Looking to stock back up on some dark classics? Maybe looking to try something you overlooked long ago? Well, if you’re a fan of classic Industrial or Goth, or just looking to be adventurous, we’ve got some great deals on some hand-picked, used and out-of-print titles for you in our little dark corner of the Goth/Industrial section at Amoeba Music Hollywood*.

Front 242 Tyranny >For You<
Ten years after the group’s genesis, Front 242 released their most commercially successful album with their 1991 major-label debut, Tyranny >For You<. Though not as solid as the band’s 1988 essential Front by Front , Tyranny is a relentless and charged slab full of EBM bangers including “Moldavia,” “Tyranny (for You),” and the club hit “Rhythm of Time, “ which some may recall from a memorable scene in the 1992 camp classic film Single White Female. The album has surprisingly aged very well and sounds pretty damn great nearly 20 years later -- the slow-burn “Sacrifice,” the minimal pulse and melodic sway of “Soul Manager,” or the chaotic blasts of hidden track “Untitled” (there are 3 unlisted ‘hidden’ tracks here –every bit as intense as the rest of the album). Listening to this album now, really makes me wish some youngins would mine these sounds again. Tyranny >For You< is currently out of print on CD but Amoeba Music Hollywood has it in stock used for just $4.99!*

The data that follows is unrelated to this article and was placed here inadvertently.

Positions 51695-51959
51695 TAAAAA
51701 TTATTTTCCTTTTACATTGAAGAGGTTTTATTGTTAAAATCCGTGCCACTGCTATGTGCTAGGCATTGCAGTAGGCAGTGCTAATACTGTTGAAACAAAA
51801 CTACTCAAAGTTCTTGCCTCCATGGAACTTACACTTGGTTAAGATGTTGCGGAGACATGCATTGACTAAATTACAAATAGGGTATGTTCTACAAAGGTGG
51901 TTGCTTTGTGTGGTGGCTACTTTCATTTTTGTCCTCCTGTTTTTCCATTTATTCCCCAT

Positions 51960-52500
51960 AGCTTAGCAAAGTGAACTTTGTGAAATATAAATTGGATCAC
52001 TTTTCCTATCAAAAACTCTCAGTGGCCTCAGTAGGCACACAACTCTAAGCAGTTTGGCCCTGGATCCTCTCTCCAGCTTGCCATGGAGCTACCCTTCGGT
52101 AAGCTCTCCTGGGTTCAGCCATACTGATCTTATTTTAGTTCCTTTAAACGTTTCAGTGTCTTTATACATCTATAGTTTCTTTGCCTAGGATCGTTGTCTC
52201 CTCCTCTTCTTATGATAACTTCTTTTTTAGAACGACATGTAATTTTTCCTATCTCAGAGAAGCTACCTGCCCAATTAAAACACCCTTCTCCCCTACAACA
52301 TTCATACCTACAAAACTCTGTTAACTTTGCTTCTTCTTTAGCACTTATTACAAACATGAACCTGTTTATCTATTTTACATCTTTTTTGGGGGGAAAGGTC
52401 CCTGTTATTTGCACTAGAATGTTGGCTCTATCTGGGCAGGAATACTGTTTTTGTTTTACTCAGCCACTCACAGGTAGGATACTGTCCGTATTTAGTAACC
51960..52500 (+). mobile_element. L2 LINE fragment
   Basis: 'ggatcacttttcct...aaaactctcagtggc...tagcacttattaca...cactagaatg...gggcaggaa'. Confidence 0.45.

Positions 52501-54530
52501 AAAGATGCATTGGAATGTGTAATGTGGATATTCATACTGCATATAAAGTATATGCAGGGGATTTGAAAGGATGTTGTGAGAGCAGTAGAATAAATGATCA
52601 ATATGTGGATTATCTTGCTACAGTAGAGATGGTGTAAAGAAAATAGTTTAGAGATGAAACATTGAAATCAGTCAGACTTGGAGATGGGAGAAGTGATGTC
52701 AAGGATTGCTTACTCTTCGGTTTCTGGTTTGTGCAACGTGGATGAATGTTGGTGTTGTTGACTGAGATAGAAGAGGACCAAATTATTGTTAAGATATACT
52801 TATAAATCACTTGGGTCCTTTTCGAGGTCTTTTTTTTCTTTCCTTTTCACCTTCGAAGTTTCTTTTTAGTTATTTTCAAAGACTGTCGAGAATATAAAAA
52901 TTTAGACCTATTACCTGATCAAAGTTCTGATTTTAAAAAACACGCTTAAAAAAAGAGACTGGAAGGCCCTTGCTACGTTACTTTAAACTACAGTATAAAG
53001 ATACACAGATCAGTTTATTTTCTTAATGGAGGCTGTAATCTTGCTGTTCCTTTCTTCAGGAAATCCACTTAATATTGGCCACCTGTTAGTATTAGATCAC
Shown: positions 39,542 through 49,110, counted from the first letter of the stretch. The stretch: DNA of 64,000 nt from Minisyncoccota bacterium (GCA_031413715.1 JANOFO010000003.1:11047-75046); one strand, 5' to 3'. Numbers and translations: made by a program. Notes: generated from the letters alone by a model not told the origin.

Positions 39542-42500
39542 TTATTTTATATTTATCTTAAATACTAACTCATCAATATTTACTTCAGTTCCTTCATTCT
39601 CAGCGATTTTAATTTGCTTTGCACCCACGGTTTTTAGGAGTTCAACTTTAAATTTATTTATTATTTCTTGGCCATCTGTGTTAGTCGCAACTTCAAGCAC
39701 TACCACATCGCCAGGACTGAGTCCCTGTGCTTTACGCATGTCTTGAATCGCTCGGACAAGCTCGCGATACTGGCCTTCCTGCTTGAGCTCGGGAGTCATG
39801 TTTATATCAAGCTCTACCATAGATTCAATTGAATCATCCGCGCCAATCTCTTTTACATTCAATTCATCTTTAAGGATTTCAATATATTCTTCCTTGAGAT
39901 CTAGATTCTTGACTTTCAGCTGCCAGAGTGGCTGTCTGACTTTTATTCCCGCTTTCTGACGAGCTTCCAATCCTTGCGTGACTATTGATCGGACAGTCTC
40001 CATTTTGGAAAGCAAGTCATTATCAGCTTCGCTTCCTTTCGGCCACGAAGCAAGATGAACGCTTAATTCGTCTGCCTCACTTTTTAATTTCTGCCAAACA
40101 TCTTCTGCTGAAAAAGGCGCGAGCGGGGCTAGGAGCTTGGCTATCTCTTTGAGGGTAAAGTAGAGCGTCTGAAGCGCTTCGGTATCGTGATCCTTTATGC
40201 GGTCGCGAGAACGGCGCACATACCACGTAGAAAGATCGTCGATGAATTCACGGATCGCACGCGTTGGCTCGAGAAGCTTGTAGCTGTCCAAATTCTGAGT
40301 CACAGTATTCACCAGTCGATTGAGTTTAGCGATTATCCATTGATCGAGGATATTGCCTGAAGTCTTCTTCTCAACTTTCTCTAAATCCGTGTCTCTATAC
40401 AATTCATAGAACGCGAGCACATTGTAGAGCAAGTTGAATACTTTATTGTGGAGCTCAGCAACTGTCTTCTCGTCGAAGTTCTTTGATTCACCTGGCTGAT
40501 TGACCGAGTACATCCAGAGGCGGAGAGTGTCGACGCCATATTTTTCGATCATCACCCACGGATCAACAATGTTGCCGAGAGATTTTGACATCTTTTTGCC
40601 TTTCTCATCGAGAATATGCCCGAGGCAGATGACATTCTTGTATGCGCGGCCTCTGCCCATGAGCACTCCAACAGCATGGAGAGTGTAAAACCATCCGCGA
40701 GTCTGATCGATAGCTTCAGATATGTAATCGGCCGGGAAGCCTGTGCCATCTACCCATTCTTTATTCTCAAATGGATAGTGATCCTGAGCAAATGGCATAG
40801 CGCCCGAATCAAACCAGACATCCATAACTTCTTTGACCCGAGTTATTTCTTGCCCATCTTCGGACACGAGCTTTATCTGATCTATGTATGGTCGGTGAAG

The Creatures Boomerang
Siouxsie and Budgie returned to The Creatures in 1989 after putting the project on hold 6 years prior as The Banshees' popularity sky-rocketed. Boomerang was the result of sessions in a secluded barn in the capital of Flamenco music– Jerez de la Frontera, Spain. The album was probably The Creatures' most successful and includes some of their most well known songs, such as “Standing There” and “Pluto Drive.” Boomerang sweeps between dark breezy exotica with heavy brass arrangements to minimal bluesy crawls to the more atmospheric and chilly. The CD is out of print, but Amoeba Hollywood has several used copies in stock now for just $9.99*